related Kannada words which elucidate the relationship of the phenomenon of
inversion and substitution with these words concerning Drupada. But, this
announcement is not the place to mention them. 

Now, it should be noted that if  the above noted case of Drupada was the only
such example, we could have ascribed it to an accident or a chance. But the
fact is, this is only one of the numerous illustrations which the phenomenon
of inversion and substitution reveals to us regarding the words, terms, and
names occurring in the ancient texts. This linguistic phenomenon (which has
been defined in the above noted document as - the order of consonants in
numerous Dravidian words participating in the phenomenon of inversion and
substitution is reversed in their counterpart words with the same or
logically related meaning or meanings, while the vowels of the former are
usually, but not necessarily always, substituted by the vowels of the latter
- ), is not a quirk in the Dravidian language family, it is not due to an
accident or coincidence, but a linguistic technique conceived and
deliberately applied by the ancient Dravidians who by its employment
increased and enriched their vocabulary. The significance and usefulness of
this phenomenon can be gathered by noticing the fact that the results of its
operation are still with us to this day.  It is in this respect that it can
be said that this phenomenon is still alive in  Dravidian, even though this
linguistic secret has been forgotten for many centuries.

The realization of the existence and operation of this ancient linguistic
instrument will help us understand and solve some problems which face us in
the pertaining fields. For instance,in spite of the knwon fact that the
ancient Dravidians had profound religious experience and expression, how is
that the names of most of the Indian deities, demons, and other natural and
supernatural figures are in Indo-Aryan languages? Again, in view of the fact
that the theory of the so-called invasion of the Aryans into prehistoric
India has been proven to be false and utterly baseless, how do we account for
the relationship that does exist between the Indo-Aryan and the Indo-European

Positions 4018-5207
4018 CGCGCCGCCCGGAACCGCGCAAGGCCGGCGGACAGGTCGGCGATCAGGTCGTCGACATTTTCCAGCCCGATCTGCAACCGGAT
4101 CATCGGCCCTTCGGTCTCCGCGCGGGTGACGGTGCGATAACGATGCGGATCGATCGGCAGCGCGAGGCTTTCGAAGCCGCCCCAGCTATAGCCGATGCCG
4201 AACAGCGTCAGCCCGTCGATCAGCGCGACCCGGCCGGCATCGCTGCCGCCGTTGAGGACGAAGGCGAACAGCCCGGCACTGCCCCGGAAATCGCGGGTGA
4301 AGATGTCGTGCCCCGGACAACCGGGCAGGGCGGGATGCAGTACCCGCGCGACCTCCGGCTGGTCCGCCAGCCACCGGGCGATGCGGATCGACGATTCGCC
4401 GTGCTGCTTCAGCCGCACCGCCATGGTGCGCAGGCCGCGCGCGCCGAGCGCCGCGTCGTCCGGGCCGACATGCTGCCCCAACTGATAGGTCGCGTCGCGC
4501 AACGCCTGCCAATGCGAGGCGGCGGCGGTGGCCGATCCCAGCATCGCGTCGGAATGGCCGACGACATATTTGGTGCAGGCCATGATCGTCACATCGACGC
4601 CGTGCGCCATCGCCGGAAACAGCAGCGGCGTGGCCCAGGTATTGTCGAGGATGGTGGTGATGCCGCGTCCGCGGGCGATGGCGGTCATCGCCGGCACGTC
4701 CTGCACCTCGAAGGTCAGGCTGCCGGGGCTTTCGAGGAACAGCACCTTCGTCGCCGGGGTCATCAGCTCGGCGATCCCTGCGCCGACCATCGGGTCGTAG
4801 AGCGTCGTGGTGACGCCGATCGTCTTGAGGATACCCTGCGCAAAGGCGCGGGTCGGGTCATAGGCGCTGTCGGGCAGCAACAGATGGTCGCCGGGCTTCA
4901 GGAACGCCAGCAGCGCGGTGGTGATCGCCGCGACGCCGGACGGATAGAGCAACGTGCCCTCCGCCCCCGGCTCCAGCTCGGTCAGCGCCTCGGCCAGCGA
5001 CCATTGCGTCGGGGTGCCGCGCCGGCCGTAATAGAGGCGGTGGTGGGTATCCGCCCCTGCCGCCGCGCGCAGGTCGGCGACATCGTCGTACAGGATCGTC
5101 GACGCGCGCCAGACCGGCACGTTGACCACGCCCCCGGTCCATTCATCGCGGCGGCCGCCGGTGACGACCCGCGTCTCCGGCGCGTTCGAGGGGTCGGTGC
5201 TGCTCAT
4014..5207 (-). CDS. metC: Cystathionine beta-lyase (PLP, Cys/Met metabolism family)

languages? I believe that the realization of the cryptographic nature of
Dravidian and that of its implications will help us approach and solve these
and other such problems with confidence. I also believe that we are entering
a new era of understanding and research not only concerning the Dravidian and
other Indian languages, but also in the understanding of the cultures,
religions, and other manifestations of their speakers. First, however, this
linguistic phenomenon of inversion and substitution must be understood and
studied in its home, which is Dravidian.

The World Wide Web site of the above noted document is best viewed on
Netscape, for it has been observed that its contents do not take kindly to
all browsers. It has also been noticed that certain browsers make the type of
letters either too big or too small or the text crowded. Note that it is
going to take some time to laod, and please be patient if the browser
scrambles the contents. I will attempt to post other information and
illustrations concerning Dravidian cryptography, but it would help the
interested reader to go through the contents of the document first. I will
also attempt to bring this document to the notice of  each and every scholar
through email etc., but I would appreciate it if the reader informs other
interested scholars about the location of this document on the Internet on
his or her own. Thanks in advance. Best regards.


V.Keerthi Kumar
<  http://www.mninter.net/~kumar/  > 
email:  <  dkumar6248 at aol.com  >